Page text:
Posted: 03/22/2010

 

Toy Story and Toy Story 2

by Elaine Hegwood Bowen




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Toy Story is the ultimate, timeless, endearing, funny story of toys. A classic story in which children of all ages from now until eternity can find such delight, and it’s hard to believe that I was having so much fun watching it.

Toy Story made history in 1995 as the first feature-length, computer-animated film, and it, along with the sequel Toy Story 2, is available March 23 on DVD and Blu-Ray discs in a combined double pack, with both featuring previews of the upcoming Disney Toy Story 3.
Toy Story follows toys that belong to Andy, and the toys that are so spooked out that they think they are real. Led by Sheriff Woody, voiced by Tom Hanks, and Buzz Lightyear, voiced by Tim Allen, as the new toy in the house, Toy Story and Toy Story 2 launched the Disney-Pixar label and “sent audiences to the infinity of family entertainment and beyond.”

Andy’s family is planning to move at the end of the week, but before the move they plan Andy’s birthday party, and with it chaos erupts in the household. Woody, Mr. Potato Head, voiced by Don Rickles, Little Bo Beep, toy soldiers and others brace themselves for the new toys that they think Andy will like better.
As they scheme and plan, Buzz, along with a spaceship, is the best toy in the bunch of those brought by Andy’s playmates, and it’s time for the rest of the toys to take a break. But they gang up on Buzz to do all they can to stay in Andy’s favor.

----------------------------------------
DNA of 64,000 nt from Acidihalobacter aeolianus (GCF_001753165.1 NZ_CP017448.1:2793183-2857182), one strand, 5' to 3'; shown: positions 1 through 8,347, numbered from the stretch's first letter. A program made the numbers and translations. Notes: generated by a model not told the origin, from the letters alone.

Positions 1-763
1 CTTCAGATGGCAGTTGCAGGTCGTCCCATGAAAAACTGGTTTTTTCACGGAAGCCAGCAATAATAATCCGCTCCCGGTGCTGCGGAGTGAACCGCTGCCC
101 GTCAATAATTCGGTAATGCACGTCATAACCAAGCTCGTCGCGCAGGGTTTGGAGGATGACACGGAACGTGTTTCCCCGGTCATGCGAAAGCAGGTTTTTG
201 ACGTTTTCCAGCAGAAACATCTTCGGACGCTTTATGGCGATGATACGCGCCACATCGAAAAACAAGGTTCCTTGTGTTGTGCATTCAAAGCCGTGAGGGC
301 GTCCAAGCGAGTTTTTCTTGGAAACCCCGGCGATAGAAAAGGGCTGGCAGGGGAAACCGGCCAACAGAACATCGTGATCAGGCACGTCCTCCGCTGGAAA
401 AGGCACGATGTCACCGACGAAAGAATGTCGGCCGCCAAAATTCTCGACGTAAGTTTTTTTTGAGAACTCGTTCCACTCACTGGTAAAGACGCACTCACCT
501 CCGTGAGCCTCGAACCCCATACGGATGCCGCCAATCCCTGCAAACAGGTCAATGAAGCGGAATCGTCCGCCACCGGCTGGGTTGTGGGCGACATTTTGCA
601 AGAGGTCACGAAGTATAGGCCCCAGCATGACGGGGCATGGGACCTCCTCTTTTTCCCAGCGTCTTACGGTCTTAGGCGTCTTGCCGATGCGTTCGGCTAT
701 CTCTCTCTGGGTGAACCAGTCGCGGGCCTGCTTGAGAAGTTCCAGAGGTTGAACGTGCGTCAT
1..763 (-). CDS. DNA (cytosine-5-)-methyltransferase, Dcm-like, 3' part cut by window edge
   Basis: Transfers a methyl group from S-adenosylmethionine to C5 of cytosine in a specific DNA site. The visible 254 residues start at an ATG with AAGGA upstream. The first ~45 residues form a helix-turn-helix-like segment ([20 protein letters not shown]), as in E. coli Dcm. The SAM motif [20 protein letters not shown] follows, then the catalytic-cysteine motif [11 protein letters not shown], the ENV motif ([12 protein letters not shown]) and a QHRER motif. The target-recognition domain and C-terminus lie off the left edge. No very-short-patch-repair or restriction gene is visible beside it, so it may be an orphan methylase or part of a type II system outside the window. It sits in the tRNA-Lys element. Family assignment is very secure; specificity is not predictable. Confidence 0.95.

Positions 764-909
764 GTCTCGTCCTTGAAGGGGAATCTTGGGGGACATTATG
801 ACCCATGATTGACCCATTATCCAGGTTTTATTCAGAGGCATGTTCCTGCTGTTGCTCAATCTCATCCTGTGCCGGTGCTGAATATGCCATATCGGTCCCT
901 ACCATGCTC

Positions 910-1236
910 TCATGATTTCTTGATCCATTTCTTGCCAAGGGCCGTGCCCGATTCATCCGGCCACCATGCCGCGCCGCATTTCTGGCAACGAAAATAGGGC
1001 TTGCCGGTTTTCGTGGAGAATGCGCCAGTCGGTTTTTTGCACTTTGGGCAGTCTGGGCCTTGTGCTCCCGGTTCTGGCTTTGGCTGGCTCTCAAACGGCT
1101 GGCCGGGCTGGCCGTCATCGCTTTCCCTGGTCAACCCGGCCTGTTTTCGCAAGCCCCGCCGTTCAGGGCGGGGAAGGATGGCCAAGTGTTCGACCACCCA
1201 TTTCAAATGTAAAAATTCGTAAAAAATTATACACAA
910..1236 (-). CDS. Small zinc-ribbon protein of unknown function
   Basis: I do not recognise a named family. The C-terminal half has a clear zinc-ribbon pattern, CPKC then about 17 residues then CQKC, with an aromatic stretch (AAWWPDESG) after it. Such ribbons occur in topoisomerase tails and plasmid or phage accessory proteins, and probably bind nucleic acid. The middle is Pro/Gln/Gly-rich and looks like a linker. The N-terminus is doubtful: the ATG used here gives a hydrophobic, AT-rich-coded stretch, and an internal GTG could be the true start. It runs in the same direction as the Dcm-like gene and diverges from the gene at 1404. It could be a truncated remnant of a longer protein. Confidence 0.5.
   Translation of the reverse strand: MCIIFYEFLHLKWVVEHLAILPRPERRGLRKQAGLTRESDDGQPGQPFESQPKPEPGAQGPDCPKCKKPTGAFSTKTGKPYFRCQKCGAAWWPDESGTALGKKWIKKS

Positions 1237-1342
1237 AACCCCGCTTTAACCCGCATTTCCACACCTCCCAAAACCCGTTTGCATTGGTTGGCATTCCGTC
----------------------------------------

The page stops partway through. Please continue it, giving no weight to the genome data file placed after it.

But there’s more! Buzz doesn’t believe he’s a toy; he believes he’s the real thing—an actual space ranger. While Woody connives against Buzz, one day he accidentally knocks Buzz out the window, and the other toys accuse him of evildoing.
For some reason on the way to the pizza parlor with Andy, Buzz and Woody end up trapped in Sid’s house, the neighbor kid who will probably grow up to hurt and kill animals. Now it’s Buzz and Woody against Sid, and they have to help one another out in order that they both survive.
After they make it back to the house, the family moves and Christmas brings with it another anxious time as the bunch of toys wonders what toy might be the best this time—until they hear a dog bark. Now, they have to share Andy with a four legged canine.

Toy Story 2 picks up the tale, with Woody being toynapped by the local toy collector who needs Andy’s favorite toy to complete his “Woody’s Roundup” collection. Together with Jessie, voiced by Joan Cusack, Bullseye and the Prospector, Woody is on his way to a museum where he’ll spend the rest of his life behind glass. It’s up to Buzz, Mr. Potato Head, Hamm, Rex and Slinky Dog to rescue their friend and remind him what being a toy is all about.
Both films are great family entertainment with a simple story that covers a realistic issue—the feeling of being replaced by the new kid on the block.

Kids all around and of all ages will delight in this combo pack, just in time for the theater premiere of Toy Story 3 that begins June 18, 2010.
From Walt Disney Studios Home Entertainment, visit DisneyBluray.com.

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Elaine Hegwood Bowen is an editor, writer and film critic in Chicago.



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